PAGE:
Of course, measuring economic profits is easier said than done. After all, what is your cost of equity and what is today's market cost of debt? In any case, there are red flags that you may be digging an "equity hole." Your business may need capital equipment and upgrades it can't afford, resulting in more down time, quality problems, etc. You may be behind on product upgrades, safety training and so forth.

In each of these cases, a lack of cash is the culprit. And the most common reason for a lack of cash is that the business is not earning enough to cover its cost of capital - there are not enough profits.

Sometimes I hear CEOs and CFOs of privately held companies moan that the owner is taking too much out of the company - hence these critical spending shortfalls. But that "too much" is your cost of capital. The owner is indeed getting his return on capital, for now. Until he sells that is, or eventually becomes non-competitive and spirals downwards.

Different types of expensive capital

What about those expensive forms of capital such as factoring, or even private high risk/high cost debt? Do they ever make sense? Sometimes, yes. Particularly, if you are funding an investment opportunity with a high potential return. Typically, there is insufficient equity in these situations for more conventional, lower cost debt financing. So, the higher risk debt is really picking up some of the equity risk.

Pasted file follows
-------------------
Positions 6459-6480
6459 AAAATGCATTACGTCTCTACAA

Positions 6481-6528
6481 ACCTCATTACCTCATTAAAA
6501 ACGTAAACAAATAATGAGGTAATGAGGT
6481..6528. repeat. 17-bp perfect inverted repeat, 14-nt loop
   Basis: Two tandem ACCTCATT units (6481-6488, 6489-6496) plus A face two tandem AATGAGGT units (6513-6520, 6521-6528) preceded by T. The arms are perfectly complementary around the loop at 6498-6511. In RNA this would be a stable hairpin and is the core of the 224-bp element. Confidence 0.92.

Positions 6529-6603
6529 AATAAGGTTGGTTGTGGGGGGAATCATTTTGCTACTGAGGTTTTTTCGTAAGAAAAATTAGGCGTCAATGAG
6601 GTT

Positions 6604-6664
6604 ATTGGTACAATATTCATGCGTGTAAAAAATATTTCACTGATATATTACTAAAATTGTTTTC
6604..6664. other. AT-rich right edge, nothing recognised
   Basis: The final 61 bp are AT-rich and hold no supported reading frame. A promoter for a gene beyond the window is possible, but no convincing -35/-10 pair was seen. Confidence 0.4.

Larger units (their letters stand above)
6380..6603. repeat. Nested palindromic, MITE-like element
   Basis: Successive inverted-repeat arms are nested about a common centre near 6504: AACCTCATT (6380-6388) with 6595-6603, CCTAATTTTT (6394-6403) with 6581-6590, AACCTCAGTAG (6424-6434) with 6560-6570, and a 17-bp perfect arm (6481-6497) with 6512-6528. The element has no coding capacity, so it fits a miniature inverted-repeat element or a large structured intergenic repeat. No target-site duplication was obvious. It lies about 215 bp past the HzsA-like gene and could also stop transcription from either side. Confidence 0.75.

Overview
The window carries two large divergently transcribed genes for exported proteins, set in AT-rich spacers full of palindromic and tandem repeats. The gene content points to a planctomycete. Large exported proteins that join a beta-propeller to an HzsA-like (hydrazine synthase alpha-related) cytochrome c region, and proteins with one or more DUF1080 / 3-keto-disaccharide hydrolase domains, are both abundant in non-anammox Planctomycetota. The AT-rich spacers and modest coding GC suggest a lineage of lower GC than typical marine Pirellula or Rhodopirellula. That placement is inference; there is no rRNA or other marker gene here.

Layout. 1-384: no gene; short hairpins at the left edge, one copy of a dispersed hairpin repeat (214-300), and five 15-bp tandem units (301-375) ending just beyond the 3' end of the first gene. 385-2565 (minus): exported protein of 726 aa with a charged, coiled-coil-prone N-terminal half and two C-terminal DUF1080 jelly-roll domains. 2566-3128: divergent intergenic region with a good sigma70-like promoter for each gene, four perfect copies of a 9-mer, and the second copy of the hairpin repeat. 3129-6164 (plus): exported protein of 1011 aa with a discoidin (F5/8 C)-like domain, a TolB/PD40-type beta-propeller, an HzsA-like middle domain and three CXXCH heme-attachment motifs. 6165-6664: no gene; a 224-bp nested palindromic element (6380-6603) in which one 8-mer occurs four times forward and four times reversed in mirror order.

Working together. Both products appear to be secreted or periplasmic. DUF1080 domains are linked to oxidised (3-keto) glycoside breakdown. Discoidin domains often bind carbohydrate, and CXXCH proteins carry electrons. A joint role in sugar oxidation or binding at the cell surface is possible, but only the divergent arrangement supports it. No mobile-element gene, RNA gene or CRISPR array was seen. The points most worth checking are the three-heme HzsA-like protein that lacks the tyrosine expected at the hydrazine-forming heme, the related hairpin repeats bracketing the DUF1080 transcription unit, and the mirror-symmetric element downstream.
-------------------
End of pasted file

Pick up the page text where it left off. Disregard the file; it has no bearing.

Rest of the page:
Not long ago, I met a CEO of a company that had been trying to raise capital, equity and some junior debt so his business could continue growing. He has debt financing from a factor (not cheap). Why does this expensive debt make sense? Because the business is in a "hot" growing sector with proprietary technology and many big-name customers. In the short term, he can't earn the cost of capital (I suspect he is treading water). But in the long term he will.

I called the CEO recently and asked how a potential new investor was moving along. Things are good, he said, but the investor's due diligence is dragging. He went on to say that the lender's attitude towards him was great, as it should be. The factor advanced about 95% of working capital. The factor can't get paid in full by liquidating the assets. This lender's surest way out is for the company to complete the equity and junior debt financing, thereby allowing the company to grow at lower risk levels so a more conventional lender will pay him back. Why did the lender advance so much? Because the enterprise value is there. The expected return on capital in this situation is very high.